Section A Question 3 – French Revolution
“Using both the source and your own ideas, explain the composition of the sans culottes and their political grievances between August 1789 and 1795.” (6 marks)
“The nauseating and monstrous portrayal of the sans culottes shown in the representation reflects the manner of killings the sans culottes and the revolutionary crowd undertook during the September Massacres of September 2nd-6th 1792, just before the source was created. As a result of the Longwy fortress falling to the Austrian army, the Parisian people went into hysteria and targeted the prisons where nobles and clerics were held. In fear that a counter revolutionary uprising would strike within the overcrowded prisons while Paris was unprotected, as the French Army were in battle with Austria, the revolutionary mob undertook the September Massacres killing 1200-1400 people within. Much like the disturbing image of the gruesome behaviour shown where a group of sans culottes feast upon a human head, the murders of September 1792 are likened to this perspective. At the Abbaye Prison, the murder squads had carried hatchets, razors and saws, under the authority of a local butcher who literally hacked 19 priests to death, similar to the scattered and dismembered bodies presented in the image. Restif de la Bretonne recalled that a woman who refused to cry ‘Long live the nation’ was stripped, ‘cut open [at the] belly’ and ‘finished off by the others’. It was clear that by now the revolutionary mob had become much more radicalised by the situation, and popular movement had become more violent, militant and independent than ever before. “
“Explain the usefulness of this source for understanding the extent to which violence shaped the new society between August 1789 and 1795. In your response, refer to other views and historical perspectives.” (10 marks)
“The document provides a gruesome insight to the horrific nature of violence undertaken in the new regime. Produced internationally, the image provides a valuable standpoint of foreign regard to the violence present in the consolidation of the new regime. Regarding the macabre expressions and activities the sans culottes of the image are undertaking, the British cartoon depicts the sans culottes in a highly negative perspective, showing that violence in the new regime was indeed the “order of the day”. Revisionist schools of thought such as historian Schama would agree to some extent with the image’s perspective, that violence was indeed prominent in the new society, and furthermore, that it was the vehicle of which the revolutionary mob could “accomplish political ends”. According Schama, and quite implicitly through the image, “their power to compel allegiance depended … on the spectacle of death”. The author’s perspective would be contradicted by left wing historians, who argue that violence was inevitable for the development of the new regime. Historian Stewart contrarily believes that the September Massacres of 1792 were “occasioned by fear and hysteria” and were an “unavoidable necessity”. In reality, this fear and hysteria was mainly prompted by prominent Jacobins such as Marat and Danton, who believed that the September Massacres were necessary to ‘appease the people of Paris’. Despite the apparently hysterical revolutionary mob in fear of the Austrians capturing Paris and a counter revolutionary uprising, the document asserts that the sans culottes mainly undertook violence as a ‘refreshing’ activity rather than a reaction to threats against the revolution, at the expense of expressing the reality of fear the revolutionary mob faced. The source, therefore is limited in understanding the significance of violence’s role.”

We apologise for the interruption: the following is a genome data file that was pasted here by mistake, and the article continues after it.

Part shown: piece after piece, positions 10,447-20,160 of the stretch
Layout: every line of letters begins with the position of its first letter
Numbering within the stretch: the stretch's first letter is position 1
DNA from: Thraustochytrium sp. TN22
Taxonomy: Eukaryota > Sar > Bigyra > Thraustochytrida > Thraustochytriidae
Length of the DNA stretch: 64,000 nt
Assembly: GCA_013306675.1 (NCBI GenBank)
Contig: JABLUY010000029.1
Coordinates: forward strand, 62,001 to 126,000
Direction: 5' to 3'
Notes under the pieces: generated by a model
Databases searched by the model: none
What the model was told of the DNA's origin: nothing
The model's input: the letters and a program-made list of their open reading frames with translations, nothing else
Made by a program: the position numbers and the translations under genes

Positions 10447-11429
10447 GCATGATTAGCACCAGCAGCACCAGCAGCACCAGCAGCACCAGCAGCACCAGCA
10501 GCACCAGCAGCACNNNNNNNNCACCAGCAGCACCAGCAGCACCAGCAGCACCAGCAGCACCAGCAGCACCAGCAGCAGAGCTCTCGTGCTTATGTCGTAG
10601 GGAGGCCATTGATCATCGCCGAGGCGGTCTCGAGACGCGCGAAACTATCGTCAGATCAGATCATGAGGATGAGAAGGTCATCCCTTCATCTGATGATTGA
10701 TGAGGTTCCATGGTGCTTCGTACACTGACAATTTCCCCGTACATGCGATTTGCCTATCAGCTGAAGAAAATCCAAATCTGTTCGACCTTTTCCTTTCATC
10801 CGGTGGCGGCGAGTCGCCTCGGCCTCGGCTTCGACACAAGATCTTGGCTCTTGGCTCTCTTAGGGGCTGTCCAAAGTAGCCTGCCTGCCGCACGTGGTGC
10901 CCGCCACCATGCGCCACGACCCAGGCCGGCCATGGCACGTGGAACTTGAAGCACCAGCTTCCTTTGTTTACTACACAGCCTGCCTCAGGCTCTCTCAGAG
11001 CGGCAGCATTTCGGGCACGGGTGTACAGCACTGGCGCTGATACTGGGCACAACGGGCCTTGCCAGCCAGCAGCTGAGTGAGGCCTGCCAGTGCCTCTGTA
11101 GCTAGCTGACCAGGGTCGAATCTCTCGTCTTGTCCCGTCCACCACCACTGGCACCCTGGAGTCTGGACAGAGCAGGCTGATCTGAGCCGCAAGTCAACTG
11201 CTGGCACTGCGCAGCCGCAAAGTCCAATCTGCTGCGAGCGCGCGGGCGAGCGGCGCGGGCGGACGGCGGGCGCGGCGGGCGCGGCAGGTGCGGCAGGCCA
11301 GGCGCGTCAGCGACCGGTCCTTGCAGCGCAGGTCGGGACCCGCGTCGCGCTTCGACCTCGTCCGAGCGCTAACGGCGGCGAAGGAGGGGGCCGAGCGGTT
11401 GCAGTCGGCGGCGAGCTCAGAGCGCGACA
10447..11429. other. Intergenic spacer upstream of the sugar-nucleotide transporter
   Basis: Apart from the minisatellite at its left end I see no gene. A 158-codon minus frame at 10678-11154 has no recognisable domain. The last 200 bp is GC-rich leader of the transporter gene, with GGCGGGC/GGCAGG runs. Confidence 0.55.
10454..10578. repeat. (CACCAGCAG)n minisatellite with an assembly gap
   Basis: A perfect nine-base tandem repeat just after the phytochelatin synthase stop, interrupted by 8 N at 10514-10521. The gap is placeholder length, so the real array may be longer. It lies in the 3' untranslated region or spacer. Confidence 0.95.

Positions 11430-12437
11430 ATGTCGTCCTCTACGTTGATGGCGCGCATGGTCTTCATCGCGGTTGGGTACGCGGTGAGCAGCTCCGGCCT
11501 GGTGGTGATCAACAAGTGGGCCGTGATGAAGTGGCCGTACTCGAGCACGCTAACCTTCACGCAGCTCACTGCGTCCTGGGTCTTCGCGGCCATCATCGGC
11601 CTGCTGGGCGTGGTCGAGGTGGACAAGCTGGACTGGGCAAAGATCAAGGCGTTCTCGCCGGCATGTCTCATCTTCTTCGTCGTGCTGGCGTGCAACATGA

Both answers suggest a good level of understanding and contain some useful information. The first response, however, fails to address the question at all. This question asks for an examination of the sans culottes, specifically their “composition” (who they were) and “grievances” (what they wanted). Instead, the student lurches into a discussion about the September Massacres, which does not address this question. A good answer would explain that the sans culottes contained a range of people and interests – from the petty middle class down to the urban poor. Their demands were both economic (e.g. price maximums, punishments for hoarders and speculators) and political (e.g., the deposition of the king, universal suffrage, the expulsion of the Girondins).
The student’s second response has better focus. The source is anti-revolution propaganda, created in Britain after the September Massacres, which demonises the sans culottes. It does not provide much insight into their objectives, other than through its use of revolutionary symbols and the slogans above the fireplace. Indeed, the source suggests they were motivated by bloodlust rather than political aims. The question asks for an assessment of how violence shaped the new society. Good answers should refer to specific incidents involving the sans culottes (the September Massacres, the attack on the Tuileries, the siege of the National Convention) and explain how they affected the government and shaped the political order. Include some historiographical views about the nature of revolutionary violence, as the student has done reasonably well here. Together these responses would score in the region 10-11 out of 16, most marks being ‘lost’ in the poor first answer.